When you’re not riding, your horse can actually follow you around and will be there as you fight on foot. As long as he’s there while you kill your enemies he’ll gain experience of his own and increase his own level, earning abilities like self-heals and mounted attacks in the process. You’ll also be able to equip him with increasingly powerful armor. This deepens the connection with your mount, that becomes a living and growing being instead of a simplistic tool for locomotion that appears and disappears without really being part of your world.


In addition to mounts there are more personal vehicles in the form of gliders and ships.

Gliders come in different forms, starting from the basic free one that you can acquire from a quest and that simply glides gradually downwards, to the more advanced ones that carry rockets and bombs that can be used in combat, and are also equipped with propulsion rockets that give a limited boost upwards to achieve almost unlimited flight. All you need to do is to find a relatively high spot and hurl yourself from it with your glider.

Flying around like this is actually a lot more fun than the usual flying mount offered by other MMORPGs, as you’re effectively playing with physics, gliding and veering around like you would do in the real world, instead of having a winged horse that is simply suspended in mid air and trudges rather unnaturally around the sky.


The climax of vehicular movement in ArcheAge are ships. As for gliders, there are different kinds of ships in the game, ranging from a simple rowboat to a full fledged warship, passing by fast sailboats. Rowboats are your basic mode of locomotion on the sea surface, and they’re definitely slow, but can still carry a passenger (or more, if they’re standing). Sailboats are very fast and fun to navigate, with the ability to assemble different kinds of equipment like cannons or harpoons with a rope that allows them to tug other boats around.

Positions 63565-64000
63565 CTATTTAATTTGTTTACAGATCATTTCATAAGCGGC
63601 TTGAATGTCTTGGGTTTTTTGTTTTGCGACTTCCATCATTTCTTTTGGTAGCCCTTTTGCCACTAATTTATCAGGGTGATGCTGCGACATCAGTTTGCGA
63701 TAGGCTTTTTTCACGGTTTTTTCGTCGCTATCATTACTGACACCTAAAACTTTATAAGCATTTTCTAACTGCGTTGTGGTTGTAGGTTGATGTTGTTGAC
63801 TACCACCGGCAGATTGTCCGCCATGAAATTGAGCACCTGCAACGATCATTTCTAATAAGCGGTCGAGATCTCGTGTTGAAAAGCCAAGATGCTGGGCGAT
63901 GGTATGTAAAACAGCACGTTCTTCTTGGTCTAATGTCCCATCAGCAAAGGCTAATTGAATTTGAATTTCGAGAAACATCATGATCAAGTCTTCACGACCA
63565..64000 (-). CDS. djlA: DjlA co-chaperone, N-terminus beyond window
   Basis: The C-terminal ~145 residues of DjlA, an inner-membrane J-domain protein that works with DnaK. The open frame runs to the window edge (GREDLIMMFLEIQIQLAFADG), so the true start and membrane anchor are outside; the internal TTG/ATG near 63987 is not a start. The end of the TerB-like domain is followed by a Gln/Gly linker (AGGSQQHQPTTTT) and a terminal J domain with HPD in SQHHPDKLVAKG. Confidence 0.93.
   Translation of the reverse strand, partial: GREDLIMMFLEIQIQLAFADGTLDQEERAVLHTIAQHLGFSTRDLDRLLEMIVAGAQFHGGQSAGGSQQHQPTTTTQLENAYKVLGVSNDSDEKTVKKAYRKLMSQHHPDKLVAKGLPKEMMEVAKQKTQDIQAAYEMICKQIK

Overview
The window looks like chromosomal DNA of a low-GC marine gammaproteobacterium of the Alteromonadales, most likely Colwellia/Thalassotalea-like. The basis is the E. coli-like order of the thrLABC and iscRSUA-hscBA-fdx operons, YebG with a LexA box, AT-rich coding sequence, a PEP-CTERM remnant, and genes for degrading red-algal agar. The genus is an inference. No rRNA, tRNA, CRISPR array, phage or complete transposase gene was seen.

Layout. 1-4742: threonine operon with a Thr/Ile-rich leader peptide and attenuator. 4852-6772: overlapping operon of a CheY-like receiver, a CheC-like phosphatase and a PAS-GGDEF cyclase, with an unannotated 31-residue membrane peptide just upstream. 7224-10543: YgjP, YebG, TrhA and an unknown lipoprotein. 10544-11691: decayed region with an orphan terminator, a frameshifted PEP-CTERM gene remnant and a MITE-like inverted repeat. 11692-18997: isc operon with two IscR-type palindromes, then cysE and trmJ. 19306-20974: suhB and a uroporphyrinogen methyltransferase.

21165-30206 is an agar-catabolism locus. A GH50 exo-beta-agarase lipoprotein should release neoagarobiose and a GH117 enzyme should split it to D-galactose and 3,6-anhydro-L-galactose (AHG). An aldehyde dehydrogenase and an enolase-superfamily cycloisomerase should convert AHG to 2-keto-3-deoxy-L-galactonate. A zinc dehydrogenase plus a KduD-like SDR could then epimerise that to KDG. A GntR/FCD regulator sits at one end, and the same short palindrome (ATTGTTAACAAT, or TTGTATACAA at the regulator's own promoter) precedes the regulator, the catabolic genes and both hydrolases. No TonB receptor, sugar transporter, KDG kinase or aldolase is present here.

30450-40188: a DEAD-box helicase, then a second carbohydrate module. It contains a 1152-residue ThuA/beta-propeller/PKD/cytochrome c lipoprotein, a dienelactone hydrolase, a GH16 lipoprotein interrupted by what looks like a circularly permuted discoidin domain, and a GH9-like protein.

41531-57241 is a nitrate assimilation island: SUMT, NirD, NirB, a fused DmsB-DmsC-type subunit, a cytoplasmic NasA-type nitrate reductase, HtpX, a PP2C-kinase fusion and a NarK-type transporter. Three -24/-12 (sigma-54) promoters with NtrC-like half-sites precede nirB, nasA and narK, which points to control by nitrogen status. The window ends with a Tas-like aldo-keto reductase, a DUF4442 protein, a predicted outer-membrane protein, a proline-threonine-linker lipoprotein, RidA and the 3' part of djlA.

It might sound overly dramatic to someone that didn’t play the beta of ArcheAge, but warships are probably the best big toy ever implemented in a MMORPG. They can carry a large number of people and come equipped with multiple cannons. The crew can walk around freely on the decks, and even climb the masts up to the crow’s nest, where a set of binoculars acts as a short-range radar to detect other ships. They can be customized to suit one’s taste and they even come with lights that can be turned on at night.


Combined with the immense navigable seas of the game, they create a whole new level of gameplay, and an extremely fun one at that. You probably noticed that I talked about cannons, and I did because naval battles are fully implemented in ArcheAge, allowing players to meet in large sea-borne engagements in which whole guilds and alliances can fight it out while crewing several ships.

Unmanned vehicles are also available in the form of airships and a sort of steampunkish carts that  travel periodically between cities and outposts. They’re not as fun as personal vehicles, but they’re still nice when you want to just cruise around enjoying the environment.

One of the best things about ArcheAge‘s vehicles is that they fully exist within the physical world and can interact freely with each other and with players. In most MMORPGs vehicles are implemented rather awkwardly due to the lack of proper physics, requiring players to actually sit on them in order to ride them, and some times even existing in their own little instances with no external interaction. That doesn’t happen in this game.


In  ArcheAge you can easily board an airship, seamlessly jump off from it with your glider, land on a warship, then have a stroll on the deck. See an enemy warship and you don’t want to just fire at it with the ship’s cannons? You can climb on the crow’s nest (or you can land on it to begin with, if you’re good), jump off with your glider again, land on the enemy ship and fight on foot on it’s deck.